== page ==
At an annual gathering of civil, military and industry professionals from across the globe, Under Secretary of the Air Force Eric Fanning emphasized Air Force contributions through space and cyberspace.
Fanning was the featured keynote speaker during the 30th Space Symposium dinner May 20 in Colorado Springs, Colo.
The under secretary said Air Force missions are not only global but complex – and operate in multiple places and domains, like space and cyberspace, that people donít necessarily know about or see.
We are not just a warfighting service, explained Fanning, who is the focal point on the Air Force staff for space operations, policy and acquisition. We are also an intelligence service ñ (intelligence, surveillance and reconnaissance), cyber and space together. We are one-stop shopping for the president. We can tell him whatís going on anywhere in the world ñ and if he wants us to ñ we can do something about it, anywhere in the world, anytime.
The under secretary said the Air Force has provided this type of support, not just to the president, but to combatant commanders for decades.
Space power has also been a key element of warfighting for more than 30 years, providing a unique vantage to observe activity around the globe, relay terrestrial communications and provide precision position information, Fanning said.
However, space is not just a one-nation show, Fanning said, and that a global domain requires a global team.
He mentioned multiple international agreements and said the Air Force has recently furthered defense cooperation by establishing a partnership with Australia, Canada and the United Kingdom on combined space operations.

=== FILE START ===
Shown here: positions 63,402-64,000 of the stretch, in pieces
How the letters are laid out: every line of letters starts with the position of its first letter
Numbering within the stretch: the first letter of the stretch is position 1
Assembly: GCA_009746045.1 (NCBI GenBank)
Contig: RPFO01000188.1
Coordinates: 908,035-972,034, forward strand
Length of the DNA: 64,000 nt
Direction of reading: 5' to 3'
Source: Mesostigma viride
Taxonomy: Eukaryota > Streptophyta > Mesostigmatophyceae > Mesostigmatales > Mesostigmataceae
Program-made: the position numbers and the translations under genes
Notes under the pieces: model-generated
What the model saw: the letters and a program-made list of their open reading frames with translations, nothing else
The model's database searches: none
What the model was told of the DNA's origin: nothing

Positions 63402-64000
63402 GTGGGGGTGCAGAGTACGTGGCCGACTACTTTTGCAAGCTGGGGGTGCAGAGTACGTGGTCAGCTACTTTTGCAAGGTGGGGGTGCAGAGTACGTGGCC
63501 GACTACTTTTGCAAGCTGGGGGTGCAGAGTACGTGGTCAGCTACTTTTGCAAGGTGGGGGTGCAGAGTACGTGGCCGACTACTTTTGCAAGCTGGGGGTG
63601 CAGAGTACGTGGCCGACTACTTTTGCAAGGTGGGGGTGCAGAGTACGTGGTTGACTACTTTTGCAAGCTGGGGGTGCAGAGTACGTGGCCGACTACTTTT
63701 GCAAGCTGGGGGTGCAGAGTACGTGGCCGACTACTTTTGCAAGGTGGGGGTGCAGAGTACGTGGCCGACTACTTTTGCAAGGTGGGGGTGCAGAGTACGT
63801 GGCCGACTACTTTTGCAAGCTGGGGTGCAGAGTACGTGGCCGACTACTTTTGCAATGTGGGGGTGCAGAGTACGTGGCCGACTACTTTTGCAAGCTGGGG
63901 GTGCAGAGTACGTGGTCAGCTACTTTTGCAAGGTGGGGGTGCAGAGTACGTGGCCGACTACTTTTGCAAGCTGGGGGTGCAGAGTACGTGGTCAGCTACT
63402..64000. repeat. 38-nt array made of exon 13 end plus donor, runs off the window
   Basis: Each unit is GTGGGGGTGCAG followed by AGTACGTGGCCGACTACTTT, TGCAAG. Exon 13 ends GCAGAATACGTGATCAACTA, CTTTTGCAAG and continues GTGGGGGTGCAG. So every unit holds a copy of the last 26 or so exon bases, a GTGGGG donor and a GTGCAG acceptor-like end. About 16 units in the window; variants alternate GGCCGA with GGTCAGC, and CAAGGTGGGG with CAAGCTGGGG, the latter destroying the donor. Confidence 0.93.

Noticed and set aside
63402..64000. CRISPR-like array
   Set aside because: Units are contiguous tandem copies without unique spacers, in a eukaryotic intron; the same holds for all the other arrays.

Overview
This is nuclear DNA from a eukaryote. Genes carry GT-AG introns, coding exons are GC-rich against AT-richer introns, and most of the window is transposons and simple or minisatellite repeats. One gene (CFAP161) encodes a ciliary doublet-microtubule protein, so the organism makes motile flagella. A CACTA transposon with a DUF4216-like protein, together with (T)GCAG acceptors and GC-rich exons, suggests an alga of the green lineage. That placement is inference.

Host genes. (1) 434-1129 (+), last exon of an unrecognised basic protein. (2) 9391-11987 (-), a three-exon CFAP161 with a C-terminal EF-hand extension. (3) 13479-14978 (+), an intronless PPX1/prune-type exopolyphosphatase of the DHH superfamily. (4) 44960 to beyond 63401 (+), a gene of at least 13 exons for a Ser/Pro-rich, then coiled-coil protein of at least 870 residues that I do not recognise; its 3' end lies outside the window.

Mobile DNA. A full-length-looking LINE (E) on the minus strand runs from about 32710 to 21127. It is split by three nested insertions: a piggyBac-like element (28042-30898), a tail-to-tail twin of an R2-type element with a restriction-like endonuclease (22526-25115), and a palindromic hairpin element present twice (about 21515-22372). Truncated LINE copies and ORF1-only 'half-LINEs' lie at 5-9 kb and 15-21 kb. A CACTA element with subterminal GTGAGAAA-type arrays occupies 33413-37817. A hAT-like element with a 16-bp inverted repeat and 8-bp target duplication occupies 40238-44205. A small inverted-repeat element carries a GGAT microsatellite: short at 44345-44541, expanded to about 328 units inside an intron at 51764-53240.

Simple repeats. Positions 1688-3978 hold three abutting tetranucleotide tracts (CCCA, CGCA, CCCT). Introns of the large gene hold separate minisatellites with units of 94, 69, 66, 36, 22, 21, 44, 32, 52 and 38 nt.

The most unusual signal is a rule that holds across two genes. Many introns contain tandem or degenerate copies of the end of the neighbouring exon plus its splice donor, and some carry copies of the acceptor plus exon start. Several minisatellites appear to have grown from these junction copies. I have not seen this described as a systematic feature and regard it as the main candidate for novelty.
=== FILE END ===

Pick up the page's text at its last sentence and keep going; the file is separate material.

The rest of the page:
Combined space operations allow better collaboration on space activities that we agree are most critical, such as identifying objects in orbit and understanding what they’re doing, avoiding satellite collisions and contributing towards a safer, more secure space environment, Fanning said.
He also said the Air Force is working hard to reduce spending while ensuring delivery of necessary space capabilities to the warfighter. For example, the Air Force found significant savings in the Evolved Expendable Launch Vehicle program with long-term contracts and is supporting new entrants for certification.
While launch costs are a concern, Fanning said he also wants to make sure the Air Force has reasonable and resilient satellite programs.
A larger constellation of smaller satellites might be more affordable for some missions, so that even if one satellite fails, there will be others that can pick up the slack, Fanning said. That is the benefit of creating a resilient architecture.
Fanning explained the reason for a resilient architecture relies not only on the fact that debris exists in space that can potentially damage or eliminate a satellite, but also because space is no longer considered a sanctuary.
We cannot assume that our deployed systems will either be inaccessible or unnoticed, and thus undisturbed, Fanning said. Our potential adversaries are well aware of the distinct advantages that our space systems provide us, and they are developing counter-space capabilities in pursuit of asymmetric goals.
Fanning also acknowledged the work of both government and industry professionals in developing space capabilities into the ubiquitous assets they are today and he emphasized working within current budget constraints.
Thank you for the work you have done to advance our capabilities in space, Fanning said. I challenge you to continue to help ensure we maintain a leading edge in space now and 30 years from now, particularly in this challenging political and fiscal environment.